Modulation of warm temperature-sensitive growth using a phytochrome B dark reversion variant, phyB[G515E], in Arabidopsis and rice.
Ambient temperature-induced hypocotyl elongation in Arabidopsis seedlings is sensed by the epidermis-localized phytochrome B (phyB) and transduced into auxin biosynthesis via a basic helix-loop-helix transcription factor, phytochrome-interacting factor 4 (PIF4). Once synthesized, auxin travels down from the cotyledons to the hypocotyl, triggering hypocotyl cell elongation. Thus, the phyB-PIF4 module involved in thermosensing and signal transduction is a potential genetic target for engineering warm temperature-insensitive plants.
Near-UV cyanobacteriochrome signaling system elicits negative phototaxis in the cyanobacterium Synechocystis sp. PCC 6803.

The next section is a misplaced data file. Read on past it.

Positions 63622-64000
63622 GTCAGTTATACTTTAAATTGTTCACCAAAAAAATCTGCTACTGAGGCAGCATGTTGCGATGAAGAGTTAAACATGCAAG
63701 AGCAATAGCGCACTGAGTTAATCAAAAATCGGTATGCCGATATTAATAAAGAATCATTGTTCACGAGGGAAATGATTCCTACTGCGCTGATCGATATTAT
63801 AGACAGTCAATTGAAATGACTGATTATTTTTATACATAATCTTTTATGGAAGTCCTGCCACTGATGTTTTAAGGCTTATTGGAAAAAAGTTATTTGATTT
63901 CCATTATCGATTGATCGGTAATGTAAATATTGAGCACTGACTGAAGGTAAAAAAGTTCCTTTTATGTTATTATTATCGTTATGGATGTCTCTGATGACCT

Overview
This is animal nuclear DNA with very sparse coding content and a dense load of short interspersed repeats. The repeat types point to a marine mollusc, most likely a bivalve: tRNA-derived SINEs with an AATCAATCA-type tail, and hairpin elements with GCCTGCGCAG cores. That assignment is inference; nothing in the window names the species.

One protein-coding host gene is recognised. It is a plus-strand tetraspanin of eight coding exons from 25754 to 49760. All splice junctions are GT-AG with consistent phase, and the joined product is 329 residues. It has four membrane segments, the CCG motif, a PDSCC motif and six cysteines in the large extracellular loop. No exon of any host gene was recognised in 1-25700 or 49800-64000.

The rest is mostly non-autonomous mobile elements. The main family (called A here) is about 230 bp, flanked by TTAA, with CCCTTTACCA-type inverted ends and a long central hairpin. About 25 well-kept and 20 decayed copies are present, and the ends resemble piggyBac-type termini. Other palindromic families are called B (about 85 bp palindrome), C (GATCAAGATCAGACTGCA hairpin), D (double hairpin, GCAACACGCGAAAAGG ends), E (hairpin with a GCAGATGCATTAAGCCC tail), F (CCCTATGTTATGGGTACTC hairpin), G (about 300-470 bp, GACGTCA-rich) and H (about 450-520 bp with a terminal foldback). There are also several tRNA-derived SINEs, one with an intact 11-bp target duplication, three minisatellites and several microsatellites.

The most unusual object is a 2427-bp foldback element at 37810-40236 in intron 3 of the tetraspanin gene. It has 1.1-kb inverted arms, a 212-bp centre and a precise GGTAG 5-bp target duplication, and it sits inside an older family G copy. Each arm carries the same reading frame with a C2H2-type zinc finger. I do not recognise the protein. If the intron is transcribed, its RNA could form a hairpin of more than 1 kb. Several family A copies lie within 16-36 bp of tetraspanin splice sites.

Positive phototaxis systems have been well studied in bacteria; however, the photoreceptor(s) and their downstream signaling components that are responsible for negative phototaxis are poorly understood. Negative phototaxis sensory systems are important for cyanobacteria, oxygenic photosynthetic organisms that must contend with reactive oxygen species generated by an abundance of pigment photosensitizers. The unicellular cyanobacterium Synechocystis sp. PCC6803 exhibits type IV pilus-dependent negative phototaxis in response to unidirectional UV-A illumination. Using a reverse genetic approach, together with biochemical, molecular genetic, and RNA expression profiling analyses, we show that the cyanobacteriochrome locus (slr1212/uirS) of Synechocystis and two adjacent response regulator loci (slr1213/uirR and the PatA-type regulator slr1214/lsiR) encode a UV-A-activated signaling system that is required for negative phototaxis. We propose that UirS, which is membrane-associated via its ETR1 domain, functions as a UV-A photosensor directing expression of lsiR via release of bound UirR, which targets the lsiR promoter. Constitutive expression of LsiR induces negative phototaxis under conditions that normally promote positive phototaxis. Also induced by other stresses, LsiR thus integrates light inputs from multiple photosensors to determine the direction of movement.